W3C home > Mailing lists > Public > whatwg@whatwg.org > January 2011

[whatwg] Limiting the amount of downloaded but not watched video

From: Glenn Maynard <glenn@zewt.org>
Date: Tue, 18 Jan 2011 18:19:15 -0500
Message-ID: <AANLkTinG3e=1OjREDoeWp6mdbL2Azut8S-_Nt0E_0huF@mail.gmail.com>
On Tue, Jan 18, 2011 at 5:00 PM, Boris Zbarsky <bzbarsky at mit.edu> wrote:

> On 1/18/11 4:37 PM, Glenn Maynard wrote:
>
>> If you don't have enough bandwidth, then the necessary buffer size is
>> effectively the entire video[1]
>>
>
> No, it's really not.  Your footnote is, of course, correct.
>
> If my bandwidth is such that I can download the video in 2 hours, and it's
> one hour long, then letting me start playing after 1.5 hours of downloading
> seems perfectly safe to me, if the download speed is stable enough (has a 2x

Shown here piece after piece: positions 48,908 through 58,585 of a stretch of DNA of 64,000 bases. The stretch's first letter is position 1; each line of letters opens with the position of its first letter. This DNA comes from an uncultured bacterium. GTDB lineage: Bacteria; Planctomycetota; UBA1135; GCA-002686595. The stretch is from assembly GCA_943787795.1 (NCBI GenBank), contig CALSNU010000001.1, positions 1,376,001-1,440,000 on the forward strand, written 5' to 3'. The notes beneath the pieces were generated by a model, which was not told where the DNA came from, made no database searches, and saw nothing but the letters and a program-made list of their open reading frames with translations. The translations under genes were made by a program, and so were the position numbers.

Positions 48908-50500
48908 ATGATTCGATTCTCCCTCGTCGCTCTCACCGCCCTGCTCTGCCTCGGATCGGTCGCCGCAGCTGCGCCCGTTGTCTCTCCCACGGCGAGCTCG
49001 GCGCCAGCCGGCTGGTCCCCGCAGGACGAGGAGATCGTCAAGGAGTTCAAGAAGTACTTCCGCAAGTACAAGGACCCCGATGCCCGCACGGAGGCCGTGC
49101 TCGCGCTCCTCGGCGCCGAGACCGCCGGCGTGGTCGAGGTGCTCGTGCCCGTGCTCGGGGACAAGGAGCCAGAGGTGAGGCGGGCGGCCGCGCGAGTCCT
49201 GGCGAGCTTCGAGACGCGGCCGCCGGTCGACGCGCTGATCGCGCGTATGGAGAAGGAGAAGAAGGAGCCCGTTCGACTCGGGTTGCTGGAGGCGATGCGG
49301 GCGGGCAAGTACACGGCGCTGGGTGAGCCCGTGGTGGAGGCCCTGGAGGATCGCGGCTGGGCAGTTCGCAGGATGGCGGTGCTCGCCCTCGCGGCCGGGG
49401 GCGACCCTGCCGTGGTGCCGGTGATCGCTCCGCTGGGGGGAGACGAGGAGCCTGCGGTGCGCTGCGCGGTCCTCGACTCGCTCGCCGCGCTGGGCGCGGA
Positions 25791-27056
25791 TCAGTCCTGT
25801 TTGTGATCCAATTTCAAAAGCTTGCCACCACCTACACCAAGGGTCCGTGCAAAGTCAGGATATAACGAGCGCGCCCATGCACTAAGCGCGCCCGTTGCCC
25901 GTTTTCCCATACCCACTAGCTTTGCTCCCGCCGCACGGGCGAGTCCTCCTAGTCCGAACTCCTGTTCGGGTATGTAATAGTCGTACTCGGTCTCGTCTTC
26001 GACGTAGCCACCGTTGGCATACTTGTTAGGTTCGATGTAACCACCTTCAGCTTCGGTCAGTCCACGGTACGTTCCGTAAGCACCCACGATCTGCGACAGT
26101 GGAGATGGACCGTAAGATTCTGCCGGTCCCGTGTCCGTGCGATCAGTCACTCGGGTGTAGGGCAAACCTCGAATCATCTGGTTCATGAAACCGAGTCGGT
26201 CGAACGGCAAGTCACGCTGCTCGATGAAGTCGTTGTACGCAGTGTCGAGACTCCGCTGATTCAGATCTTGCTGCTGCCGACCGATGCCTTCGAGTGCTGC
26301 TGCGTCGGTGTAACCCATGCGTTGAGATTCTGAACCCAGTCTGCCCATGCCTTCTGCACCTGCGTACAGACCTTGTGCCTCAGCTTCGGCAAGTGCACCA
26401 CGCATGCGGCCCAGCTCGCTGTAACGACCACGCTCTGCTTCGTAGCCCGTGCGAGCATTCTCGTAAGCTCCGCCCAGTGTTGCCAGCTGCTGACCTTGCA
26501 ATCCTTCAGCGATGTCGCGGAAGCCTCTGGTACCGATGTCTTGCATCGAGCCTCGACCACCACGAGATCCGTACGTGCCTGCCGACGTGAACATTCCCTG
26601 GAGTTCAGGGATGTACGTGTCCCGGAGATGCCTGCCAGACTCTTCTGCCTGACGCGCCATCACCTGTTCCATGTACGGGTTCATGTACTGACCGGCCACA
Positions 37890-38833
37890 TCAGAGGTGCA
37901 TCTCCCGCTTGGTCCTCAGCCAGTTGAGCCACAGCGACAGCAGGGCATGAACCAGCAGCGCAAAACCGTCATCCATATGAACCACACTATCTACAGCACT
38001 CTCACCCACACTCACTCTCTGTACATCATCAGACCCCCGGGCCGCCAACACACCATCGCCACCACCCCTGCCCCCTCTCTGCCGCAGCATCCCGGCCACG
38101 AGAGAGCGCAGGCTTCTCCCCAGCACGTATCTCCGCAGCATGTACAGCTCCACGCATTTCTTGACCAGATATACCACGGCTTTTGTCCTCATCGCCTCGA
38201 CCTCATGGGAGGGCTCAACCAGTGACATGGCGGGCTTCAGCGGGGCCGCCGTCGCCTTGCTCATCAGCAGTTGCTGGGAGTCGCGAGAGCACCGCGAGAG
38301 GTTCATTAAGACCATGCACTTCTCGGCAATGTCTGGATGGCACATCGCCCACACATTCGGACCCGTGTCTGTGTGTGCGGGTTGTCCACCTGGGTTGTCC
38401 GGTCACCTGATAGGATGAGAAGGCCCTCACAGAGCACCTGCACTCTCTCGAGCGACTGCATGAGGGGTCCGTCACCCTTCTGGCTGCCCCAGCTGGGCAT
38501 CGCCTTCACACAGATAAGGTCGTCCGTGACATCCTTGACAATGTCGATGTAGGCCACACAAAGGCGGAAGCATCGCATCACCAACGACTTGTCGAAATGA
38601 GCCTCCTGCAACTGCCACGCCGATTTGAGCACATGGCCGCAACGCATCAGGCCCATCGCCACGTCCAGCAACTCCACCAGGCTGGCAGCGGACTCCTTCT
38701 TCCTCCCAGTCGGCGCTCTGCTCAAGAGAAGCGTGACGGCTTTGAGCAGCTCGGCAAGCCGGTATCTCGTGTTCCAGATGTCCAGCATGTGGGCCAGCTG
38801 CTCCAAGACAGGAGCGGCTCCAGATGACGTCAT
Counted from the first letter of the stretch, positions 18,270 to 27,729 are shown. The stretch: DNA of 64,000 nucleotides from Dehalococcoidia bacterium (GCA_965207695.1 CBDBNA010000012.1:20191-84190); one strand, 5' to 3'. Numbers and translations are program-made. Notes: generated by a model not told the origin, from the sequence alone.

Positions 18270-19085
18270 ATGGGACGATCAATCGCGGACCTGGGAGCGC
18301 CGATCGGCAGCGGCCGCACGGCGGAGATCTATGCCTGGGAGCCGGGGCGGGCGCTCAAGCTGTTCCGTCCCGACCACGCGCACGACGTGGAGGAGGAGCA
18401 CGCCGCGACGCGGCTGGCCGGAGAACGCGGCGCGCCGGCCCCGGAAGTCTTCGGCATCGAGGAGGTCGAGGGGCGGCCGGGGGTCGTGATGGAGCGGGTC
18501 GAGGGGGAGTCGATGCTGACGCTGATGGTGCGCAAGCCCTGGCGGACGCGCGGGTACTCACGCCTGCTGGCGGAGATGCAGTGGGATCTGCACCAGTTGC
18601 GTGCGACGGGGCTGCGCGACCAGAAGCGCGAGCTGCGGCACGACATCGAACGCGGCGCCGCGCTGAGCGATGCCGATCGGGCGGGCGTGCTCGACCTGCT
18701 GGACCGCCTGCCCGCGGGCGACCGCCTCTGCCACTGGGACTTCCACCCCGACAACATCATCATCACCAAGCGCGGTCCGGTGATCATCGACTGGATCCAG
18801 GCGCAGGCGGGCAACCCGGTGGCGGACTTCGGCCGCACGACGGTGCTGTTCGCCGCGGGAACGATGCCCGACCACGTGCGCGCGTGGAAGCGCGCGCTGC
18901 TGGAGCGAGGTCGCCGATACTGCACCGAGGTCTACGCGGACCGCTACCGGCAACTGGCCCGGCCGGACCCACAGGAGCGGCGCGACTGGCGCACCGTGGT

> margin of safety).
>

I'd tend--both as a user and as a web developer--to err the other way, and
always download the whole video if the connection isn't fast enough to
reliably stream it.  The failure mode otherwise is very bad: the user's
movie underruns two hours in, possibly resulting in a box of popcorn being
hurled angrily at the TV.  Either way, it's a judgement call based on user
experience priorities, so web pages should have some influence over the
decision.

Note that we're not actually describing the "maximum prebuffer" value (the
topic of the thread), but rather the "minimum prebuffer", eg. Flash's
bufferTime value from Zachary's mail.  In both of the above cases you'd
probably want the maximumPrebuffer value to be unlimited.

-- 
Glenn Maynard
Received on Tuesday, 18 January 2011 15:19:15 UTC

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